CKD, Liver Disease, & heading for ICU

  1. I HAD A HORRIBLE NIGHT... When you can count the years of nsg experience of your current night staff on one hand, we're in for a rough one if something goes wrong! I get onto my shfit & my patient is somewhat somnolent after 4 mg Dilaudid, serum ammonia of 93, liver & renal disease. Lactulose q 2 hours, ok. Lungs starting to sound very junky, I think I'll call the hospitalist & let the charge nurse know I don't have a good feeling. 40 mg Lasix IM, 2 liters of oxygen, HOB up 30 degrees, no void; no void in over eight hours, bladder scanned for 524ccs... Lungs get junkier, oxygen up to 4 liters; hospitalist livid because he has to come down & see the patient, why didn't I ask him to see the patient sooner... Treatment: IV, IV lasix 40 mg, insert foley, stat ABGs, & ship him to the ICU. Wife of patient comes up to the unit & tells me she wishes I was a better advocate for her husband, I cry.
    I hate being a new grad. Why didn't I have the balls to tell this prick doctor, (who should already know by what I've told him that he should see the patient) "PLEEASSSEE come down to see my patient, I think he's getting worse..." until **** hits the bucket.
    The patient is stable, he's being treated as we speak in the ICU somewhere in America... But I feel like I should have stuck up to this prick of a doctor & said he's going bad, something needs to be done, instead of waiting for **** to hit the fan. Also, I went to my charge nurse who wasn't very helpful; she was basically indifferent, I don't think she knew what to do & the hospitalist didn't want to stop surfing the internet... What's wrong w/ this picture.:angryfire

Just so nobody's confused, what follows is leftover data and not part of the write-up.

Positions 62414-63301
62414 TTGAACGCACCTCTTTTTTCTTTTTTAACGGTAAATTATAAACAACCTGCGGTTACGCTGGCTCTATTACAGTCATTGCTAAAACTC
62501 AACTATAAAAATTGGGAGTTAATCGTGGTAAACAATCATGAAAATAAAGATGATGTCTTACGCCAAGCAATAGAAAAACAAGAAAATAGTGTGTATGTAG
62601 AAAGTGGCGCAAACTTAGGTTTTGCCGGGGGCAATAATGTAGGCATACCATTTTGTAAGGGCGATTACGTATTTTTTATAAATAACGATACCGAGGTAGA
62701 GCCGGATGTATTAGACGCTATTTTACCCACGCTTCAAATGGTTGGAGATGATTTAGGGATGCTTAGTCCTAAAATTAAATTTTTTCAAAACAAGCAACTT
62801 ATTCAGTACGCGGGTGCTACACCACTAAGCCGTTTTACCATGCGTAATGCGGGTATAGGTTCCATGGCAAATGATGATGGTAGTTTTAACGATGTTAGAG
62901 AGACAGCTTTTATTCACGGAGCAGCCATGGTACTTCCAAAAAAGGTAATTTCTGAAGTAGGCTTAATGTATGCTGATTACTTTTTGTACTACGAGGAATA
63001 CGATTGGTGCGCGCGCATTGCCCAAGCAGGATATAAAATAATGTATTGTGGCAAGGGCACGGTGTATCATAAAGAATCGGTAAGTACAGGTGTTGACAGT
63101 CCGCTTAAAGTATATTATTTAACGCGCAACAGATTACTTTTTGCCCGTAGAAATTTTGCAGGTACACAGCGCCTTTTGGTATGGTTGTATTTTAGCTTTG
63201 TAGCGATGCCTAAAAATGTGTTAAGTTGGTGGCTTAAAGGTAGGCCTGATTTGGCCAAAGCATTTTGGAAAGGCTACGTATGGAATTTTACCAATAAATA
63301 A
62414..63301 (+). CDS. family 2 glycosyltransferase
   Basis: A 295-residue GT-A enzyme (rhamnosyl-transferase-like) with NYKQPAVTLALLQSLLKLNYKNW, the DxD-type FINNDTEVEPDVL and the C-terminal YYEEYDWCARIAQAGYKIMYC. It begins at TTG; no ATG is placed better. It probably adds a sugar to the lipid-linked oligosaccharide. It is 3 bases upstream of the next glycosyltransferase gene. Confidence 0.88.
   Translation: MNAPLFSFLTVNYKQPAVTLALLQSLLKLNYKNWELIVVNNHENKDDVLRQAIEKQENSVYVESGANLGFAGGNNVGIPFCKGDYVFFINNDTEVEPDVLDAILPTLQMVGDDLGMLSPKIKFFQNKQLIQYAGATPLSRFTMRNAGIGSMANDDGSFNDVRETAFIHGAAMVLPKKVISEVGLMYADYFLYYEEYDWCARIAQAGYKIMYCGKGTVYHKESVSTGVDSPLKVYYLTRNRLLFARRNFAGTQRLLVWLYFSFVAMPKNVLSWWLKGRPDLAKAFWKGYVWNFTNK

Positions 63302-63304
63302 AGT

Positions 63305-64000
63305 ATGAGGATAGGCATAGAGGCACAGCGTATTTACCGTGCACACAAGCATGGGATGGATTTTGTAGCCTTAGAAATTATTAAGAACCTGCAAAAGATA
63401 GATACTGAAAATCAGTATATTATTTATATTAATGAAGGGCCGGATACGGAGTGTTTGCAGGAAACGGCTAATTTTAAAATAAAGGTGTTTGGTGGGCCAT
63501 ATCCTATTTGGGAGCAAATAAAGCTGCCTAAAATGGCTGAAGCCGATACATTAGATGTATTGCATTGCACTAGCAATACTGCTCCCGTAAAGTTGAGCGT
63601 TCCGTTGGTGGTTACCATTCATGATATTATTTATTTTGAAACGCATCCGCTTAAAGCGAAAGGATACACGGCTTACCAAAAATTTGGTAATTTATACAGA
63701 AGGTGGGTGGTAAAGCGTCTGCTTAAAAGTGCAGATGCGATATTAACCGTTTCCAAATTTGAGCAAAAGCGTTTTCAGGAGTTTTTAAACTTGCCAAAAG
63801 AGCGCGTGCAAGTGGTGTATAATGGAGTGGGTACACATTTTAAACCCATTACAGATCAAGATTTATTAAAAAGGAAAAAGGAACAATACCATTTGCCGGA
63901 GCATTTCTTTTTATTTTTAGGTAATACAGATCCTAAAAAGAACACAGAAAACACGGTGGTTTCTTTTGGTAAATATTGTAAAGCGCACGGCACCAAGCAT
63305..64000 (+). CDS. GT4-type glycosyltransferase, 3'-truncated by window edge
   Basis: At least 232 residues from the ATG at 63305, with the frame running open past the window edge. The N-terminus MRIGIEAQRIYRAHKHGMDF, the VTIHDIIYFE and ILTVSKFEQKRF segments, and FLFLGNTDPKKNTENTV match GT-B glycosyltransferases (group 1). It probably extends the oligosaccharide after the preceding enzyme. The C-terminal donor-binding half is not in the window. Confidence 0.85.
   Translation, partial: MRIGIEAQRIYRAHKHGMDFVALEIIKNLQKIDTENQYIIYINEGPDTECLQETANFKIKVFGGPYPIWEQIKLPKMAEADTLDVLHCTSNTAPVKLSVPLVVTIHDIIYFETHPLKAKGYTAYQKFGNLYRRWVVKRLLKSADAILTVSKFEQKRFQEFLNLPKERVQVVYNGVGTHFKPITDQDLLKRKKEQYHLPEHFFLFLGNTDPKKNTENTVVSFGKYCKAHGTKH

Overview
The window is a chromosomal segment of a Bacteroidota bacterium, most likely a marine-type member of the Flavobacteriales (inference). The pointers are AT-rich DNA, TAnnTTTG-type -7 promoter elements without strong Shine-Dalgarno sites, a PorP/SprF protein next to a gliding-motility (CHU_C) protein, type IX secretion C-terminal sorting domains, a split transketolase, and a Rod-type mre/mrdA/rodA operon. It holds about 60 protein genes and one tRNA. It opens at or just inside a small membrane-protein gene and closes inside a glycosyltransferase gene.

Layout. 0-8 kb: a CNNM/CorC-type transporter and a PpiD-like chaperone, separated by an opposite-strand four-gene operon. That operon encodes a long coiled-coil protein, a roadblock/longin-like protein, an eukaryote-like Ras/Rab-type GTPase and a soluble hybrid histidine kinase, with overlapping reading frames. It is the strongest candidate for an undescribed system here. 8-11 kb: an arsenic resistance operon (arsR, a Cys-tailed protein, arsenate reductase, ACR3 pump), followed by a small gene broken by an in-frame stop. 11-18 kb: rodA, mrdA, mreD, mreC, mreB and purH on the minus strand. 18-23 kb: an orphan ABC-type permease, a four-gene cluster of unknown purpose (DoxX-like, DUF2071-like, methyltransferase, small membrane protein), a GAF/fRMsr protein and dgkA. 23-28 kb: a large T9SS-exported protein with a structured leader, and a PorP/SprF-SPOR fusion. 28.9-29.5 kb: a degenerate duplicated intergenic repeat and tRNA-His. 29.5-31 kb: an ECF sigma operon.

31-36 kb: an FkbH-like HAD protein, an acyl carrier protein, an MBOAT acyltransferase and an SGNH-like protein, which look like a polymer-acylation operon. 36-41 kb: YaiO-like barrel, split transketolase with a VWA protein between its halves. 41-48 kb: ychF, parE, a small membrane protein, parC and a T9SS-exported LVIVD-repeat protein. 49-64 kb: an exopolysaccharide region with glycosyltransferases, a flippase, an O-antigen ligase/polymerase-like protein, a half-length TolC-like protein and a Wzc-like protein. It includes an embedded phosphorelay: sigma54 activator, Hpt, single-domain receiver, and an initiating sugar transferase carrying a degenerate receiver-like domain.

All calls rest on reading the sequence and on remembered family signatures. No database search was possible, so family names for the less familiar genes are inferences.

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    About OncNewbie

    Joined: Nov '07; Posts: 19


  3. by   ERNurse752
    It sounds like you did everything you could.

    And it sounds like your charge nurse should have been a better advocate for YOU, especially as a new grad.

    Don't beat yourself up.

    You recognized the problem and you acted on it - that's awesome.

    You can't force other people to do their jobs. :trout:
  4. by   EmmaG
    Does your hospital have a rapid response team? If so, consider calling them in the next time you find yourself in a situation like this. You can also call in the supervisor if your charge nurse isn't giving you the support you need.
  5. by   withasmilelpn
    You were terrific! Hospitalist was looking to shift guilt and blame on you. You reported the facts to him, it is his job to interpret what needs to be done, not yours. Wife also is just scared and taking it out on you. Not fair but that is frequently the case.
  6. by   Virgo_RN
    I've been in almost that exact same situation as a brand new LPN. I've been assigned to patients that are beyond my educational level and outside my scope of practice, and have received little support from my CN and criticism from the doc. It's not fair.
  7. by   martymoose
    you did quite well- give yourself some credit- at least you were aware and anticipating where things were headed. and one must not forget- this patient is very veryy sick already. and as the family member's comment- i'll bet the doc said to her he should have been called sooner. which we all know you tried to do. when this happens ( hopefully it doesnt happen again, but , you know) make sure you document document document- chart that you called doc, etc, timeframes. too bad your charge was no help, as prev poster said, call the supervisor then, or call in a rapid response personel. Hang in there- this part of the job stinks, but you will get stronger over time. Good Job!